When announced on February 2nd there was an ambient push back online. While NFTs have large popularity within a small circle of people, the general public is very opposed to them. This alone is an issue for the charity. An organisation like the WWF relies on public support to complete its missions and damaging public relations in this way may make a future project more difficult. The WWF will now be tired of having created NFTs.
One animal distinctly missing from the 13 endangered species was polar bears - unsurprising when you consider they must have been forgotten about when this plan was hatched. NFTs and the wider crypto-sphere require a large amount of energy to be mined, transferred and stored as all activities require a large amount of computing power. While WWF tried to cover this issue by using Polygon blockchain - designed around efficacy - to store their NFTs, these files would be bought in Ethereum, the production of which requires a greater amount of energy than Sweden consumes. It is clear to see that NFTs are antithetical to WWF's message.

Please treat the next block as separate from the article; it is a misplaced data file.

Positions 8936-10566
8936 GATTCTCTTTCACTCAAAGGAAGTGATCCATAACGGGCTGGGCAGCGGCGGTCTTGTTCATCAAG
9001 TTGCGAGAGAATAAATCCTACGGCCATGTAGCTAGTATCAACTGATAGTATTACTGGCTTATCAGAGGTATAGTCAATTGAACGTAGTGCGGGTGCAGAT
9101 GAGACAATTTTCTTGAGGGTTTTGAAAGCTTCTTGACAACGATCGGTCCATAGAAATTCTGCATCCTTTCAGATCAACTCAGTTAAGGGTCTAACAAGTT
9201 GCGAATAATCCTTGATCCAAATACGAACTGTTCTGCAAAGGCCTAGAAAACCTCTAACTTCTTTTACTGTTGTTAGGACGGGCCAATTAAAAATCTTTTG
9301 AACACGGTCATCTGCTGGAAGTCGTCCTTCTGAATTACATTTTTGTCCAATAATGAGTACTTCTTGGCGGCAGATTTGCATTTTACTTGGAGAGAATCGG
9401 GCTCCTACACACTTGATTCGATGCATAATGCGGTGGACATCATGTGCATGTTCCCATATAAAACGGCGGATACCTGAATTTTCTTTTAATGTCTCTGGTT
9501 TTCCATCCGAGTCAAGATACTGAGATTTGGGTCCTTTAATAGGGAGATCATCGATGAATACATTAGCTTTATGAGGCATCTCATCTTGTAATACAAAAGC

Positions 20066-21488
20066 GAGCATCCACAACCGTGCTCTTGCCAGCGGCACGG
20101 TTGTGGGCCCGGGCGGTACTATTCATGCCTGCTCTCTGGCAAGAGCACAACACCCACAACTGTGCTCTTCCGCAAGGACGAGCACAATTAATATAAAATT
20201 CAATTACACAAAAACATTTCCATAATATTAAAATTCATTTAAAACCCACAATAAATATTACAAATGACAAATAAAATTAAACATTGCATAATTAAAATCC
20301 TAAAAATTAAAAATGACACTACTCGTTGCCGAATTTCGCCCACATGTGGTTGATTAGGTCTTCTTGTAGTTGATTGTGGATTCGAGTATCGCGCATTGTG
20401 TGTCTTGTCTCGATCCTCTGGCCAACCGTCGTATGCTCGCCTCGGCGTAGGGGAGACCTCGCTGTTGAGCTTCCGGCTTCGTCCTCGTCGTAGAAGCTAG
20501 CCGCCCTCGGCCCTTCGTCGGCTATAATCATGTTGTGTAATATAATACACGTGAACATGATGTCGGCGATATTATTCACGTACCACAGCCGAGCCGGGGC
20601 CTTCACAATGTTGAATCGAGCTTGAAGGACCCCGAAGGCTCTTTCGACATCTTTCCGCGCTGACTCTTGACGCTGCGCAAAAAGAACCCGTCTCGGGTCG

There are also issues with where this money is coming from. With HMRC having seized their first NFT in a £1.4 million fraud this week, it is slowly starting to come to light how this much money is being passed around and why it's in a medium that is designed for governments to have difficulty to check. Does WWF want to be connected to possible fraud? Unlikely.
Even now that no new NFTs are being produced, they are still available to purchase second hand through a WWF website, which - due to the nature of NFTs - they will still profit from until the blockchain is broken. With the €254,940.00 raised from selling and reselling of these NFTs being the equivalent to 0.05% of their earnings in the 2021 financial year, it's the endangered animals that might be paying the real price for these JPEGs.